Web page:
Sunday, November 15, 2009

Raigyo (1997)

Noriko (Moe Sakura) absconds from the hospital where she is being treated for her pancreatitis. Dressed in black and carrying a knife and the photo of a child in her handbag, she drifts through the outskirts of a Japanese industrial town, trying to connect to either her husband who is now living with another woman or the lover she betrayed her husband with or both via phone - as in many things, the film isn't forthcoming with clear explanations for what is going on.

At the same time, Yanai, an office worker who takes a day off from work to sleep around while his wife lies in pregnant in hospital, is desperately trying to find one among the astounding number of women prepared for a quick fuck in his little brown notebook actually willing to indulge the sleazy bastard.

When Noriko has been rejected completely and Yanai doesn't find any woman willing to put up with him, a dating hotline connects the two lost souls. They meet up, and after a short bit of sex, Noriko stabs and strangles him to death in the shower of a cheap motel.

The police suspect her of the murder, but aren't able to prove anything. The only witnesses who have seen Noriko and Yanai together are a mentally handicapped girl and a gas station attendant (Takeshi Ito?). The latter would very well be able to identify her, yet chooses not to, so that he can ask her for an explanation how it feels to kill someone, hoping for closure for the traumatic death of a child in his past, or perhaps something else he isn't able to grasp or articulate.

Raigyo's director Takashi Zeze is known for his especially bleak variation of the pinku, and this austere but strangely beautiful drama should be proof enough.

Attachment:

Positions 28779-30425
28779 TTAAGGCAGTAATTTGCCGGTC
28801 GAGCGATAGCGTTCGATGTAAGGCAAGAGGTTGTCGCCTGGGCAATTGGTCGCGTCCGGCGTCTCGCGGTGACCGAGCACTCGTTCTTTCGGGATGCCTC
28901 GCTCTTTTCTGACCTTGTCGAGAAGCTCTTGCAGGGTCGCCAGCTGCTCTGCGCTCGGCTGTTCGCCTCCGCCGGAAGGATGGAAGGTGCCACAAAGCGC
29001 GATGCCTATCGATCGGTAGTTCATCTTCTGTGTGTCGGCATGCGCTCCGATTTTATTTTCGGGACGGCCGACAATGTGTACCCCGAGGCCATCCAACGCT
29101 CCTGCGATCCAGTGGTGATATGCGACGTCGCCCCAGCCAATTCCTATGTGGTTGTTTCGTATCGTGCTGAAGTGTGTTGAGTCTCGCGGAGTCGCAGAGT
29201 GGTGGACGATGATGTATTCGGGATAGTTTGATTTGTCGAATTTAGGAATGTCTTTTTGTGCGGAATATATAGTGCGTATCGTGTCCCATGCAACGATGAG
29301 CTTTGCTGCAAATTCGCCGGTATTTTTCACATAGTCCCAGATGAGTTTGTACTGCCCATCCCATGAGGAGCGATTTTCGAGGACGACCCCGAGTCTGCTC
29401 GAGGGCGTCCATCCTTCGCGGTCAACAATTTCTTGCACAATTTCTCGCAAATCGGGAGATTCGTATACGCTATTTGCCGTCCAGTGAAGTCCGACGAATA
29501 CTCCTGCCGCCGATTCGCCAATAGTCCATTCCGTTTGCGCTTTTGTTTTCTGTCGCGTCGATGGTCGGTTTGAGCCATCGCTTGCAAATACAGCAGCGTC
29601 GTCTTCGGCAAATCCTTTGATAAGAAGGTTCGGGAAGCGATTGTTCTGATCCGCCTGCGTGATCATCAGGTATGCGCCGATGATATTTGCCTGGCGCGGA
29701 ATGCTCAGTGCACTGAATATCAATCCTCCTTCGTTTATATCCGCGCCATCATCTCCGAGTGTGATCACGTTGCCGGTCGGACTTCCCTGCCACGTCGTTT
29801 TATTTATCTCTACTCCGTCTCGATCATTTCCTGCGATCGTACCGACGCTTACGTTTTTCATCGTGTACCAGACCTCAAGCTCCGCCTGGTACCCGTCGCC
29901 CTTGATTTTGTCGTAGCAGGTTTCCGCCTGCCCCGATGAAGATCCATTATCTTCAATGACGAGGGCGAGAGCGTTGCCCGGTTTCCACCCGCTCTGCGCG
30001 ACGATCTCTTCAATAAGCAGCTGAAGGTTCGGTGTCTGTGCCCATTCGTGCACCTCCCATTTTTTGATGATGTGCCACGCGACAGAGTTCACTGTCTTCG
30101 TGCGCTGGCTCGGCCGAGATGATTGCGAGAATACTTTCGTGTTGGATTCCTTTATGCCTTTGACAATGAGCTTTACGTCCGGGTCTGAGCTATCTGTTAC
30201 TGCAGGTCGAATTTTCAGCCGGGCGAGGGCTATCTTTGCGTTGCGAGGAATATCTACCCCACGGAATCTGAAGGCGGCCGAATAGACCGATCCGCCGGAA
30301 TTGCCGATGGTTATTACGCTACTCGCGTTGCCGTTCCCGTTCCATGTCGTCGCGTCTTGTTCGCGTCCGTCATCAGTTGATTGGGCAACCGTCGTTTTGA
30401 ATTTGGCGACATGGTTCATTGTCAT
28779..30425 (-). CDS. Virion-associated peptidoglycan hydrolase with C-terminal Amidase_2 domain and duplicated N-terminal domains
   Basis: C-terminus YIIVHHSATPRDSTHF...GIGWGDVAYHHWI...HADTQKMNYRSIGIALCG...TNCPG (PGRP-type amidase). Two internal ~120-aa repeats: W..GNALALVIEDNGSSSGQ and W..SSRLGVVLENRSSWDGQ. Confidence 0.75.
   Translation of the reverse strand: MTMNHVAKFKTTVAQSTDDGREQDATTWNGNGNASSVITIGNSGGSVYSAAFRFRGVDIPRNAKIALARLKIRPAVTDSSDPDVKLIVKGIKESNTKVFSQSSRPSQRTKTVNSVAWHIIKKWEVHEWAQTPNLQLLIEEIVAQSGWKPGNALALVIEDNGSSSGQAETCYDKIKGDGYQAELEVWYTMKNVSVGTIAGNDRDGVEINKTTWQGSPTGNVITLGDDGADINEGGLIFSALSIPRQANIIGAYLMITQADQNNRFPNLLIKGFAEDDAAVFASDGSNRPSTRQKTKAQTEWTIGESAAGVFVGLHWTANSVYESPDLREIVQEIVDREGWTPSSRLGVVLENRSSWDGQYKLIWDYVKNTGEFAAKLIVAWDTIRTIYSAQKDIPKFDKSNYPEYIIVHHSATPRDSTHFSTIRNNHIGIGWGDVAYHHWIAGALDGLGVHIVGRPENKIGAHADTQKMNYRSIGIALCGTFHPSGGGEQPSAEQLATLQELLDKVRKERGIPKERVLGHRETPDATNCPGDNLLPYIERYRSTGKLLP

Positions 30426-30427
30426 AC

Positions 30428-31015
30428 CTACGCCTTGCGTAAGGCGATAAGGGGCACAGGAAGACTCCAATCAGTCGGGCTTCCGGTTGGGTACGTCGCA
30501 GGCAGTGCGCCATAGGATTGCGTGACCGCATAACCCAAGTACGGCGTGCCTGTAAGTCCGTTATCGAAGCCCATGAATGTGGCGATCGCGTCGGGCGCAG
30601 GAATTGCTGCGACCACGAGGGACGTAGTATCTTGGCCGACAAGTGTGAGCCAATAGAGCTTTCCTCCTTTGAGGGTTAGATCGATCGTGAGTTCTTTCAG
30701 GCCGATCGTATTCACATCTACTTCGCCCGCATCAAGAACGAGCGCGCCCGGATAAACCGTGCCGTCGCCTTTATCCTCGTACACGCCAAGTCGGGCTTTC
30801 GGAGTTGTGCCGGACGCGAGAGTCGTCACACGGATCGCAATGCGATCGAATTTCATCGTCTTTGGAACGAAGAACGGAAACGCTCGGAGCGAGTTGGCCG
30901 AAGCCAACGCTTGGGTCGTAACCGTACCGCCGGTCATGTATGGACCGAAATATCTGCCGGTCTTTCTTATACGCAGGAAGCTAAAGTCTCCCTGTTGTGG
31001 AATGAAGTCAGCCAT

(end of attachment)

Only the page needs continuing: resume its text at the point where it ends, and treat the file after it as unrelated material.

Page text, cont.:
The film is set in the bleakest part of the Japanese province, an industrial area where nature itself seems contaminated by humanity's presence. Long shots of dead fish and sickly green and yellow places abide, putting the characters into a setting that is nearly empty of humans but without any of the calming influences of nature.

Places like these can only be populated by people unable to connect, to their own emotions, to each other, to the world or even the motives for their own actions. Raigyo does the same thing many other of the art-minded pinku films do for Tokyo, namely making its provincial location look like a place where sex and death seem to be the only possible ways for people to connect to each other or themselves. Yet even these things don't seem to bring any peace of mind to Raigyo's characters.

Zeze treats his characters much like parts of the landscape, letting the viewer gaze calmly at them from the outside, but never inviting her into their heads. The way he never provides any direct information about the characters' inner lives might be infuriating to some; I found that it perfectly mirrored the disconnection between the film characters and the world they inhabit.

At the same time, the actors, especially Moe Sakura (and that's a bizarre name in the context of this film if I ever heard one), very ably project the feeling that there is much more to their characters than there appears to be - quite possibly much more than they themselves are conscious of. We as viewers are never given enough knowledge of their inner life to make a completely coherent picture, just as in real life.

All this might sound like an exceptionally depressing experience, and it certainly isn't the sort of film that makes you want to party, or live much longer, but at the same time Zeze finds a weirdly abstract and appropriately numb core of beauty in the bleakness of his film's locations. It is as if through the act of looking at them, the corruption of nature and the disconnectedness of things don't lose their terror, yet somehow gain a quality you can't help but appreciate.

However, if you appreciate this quality too much, you might possibly end up like one of Zeze's characters.


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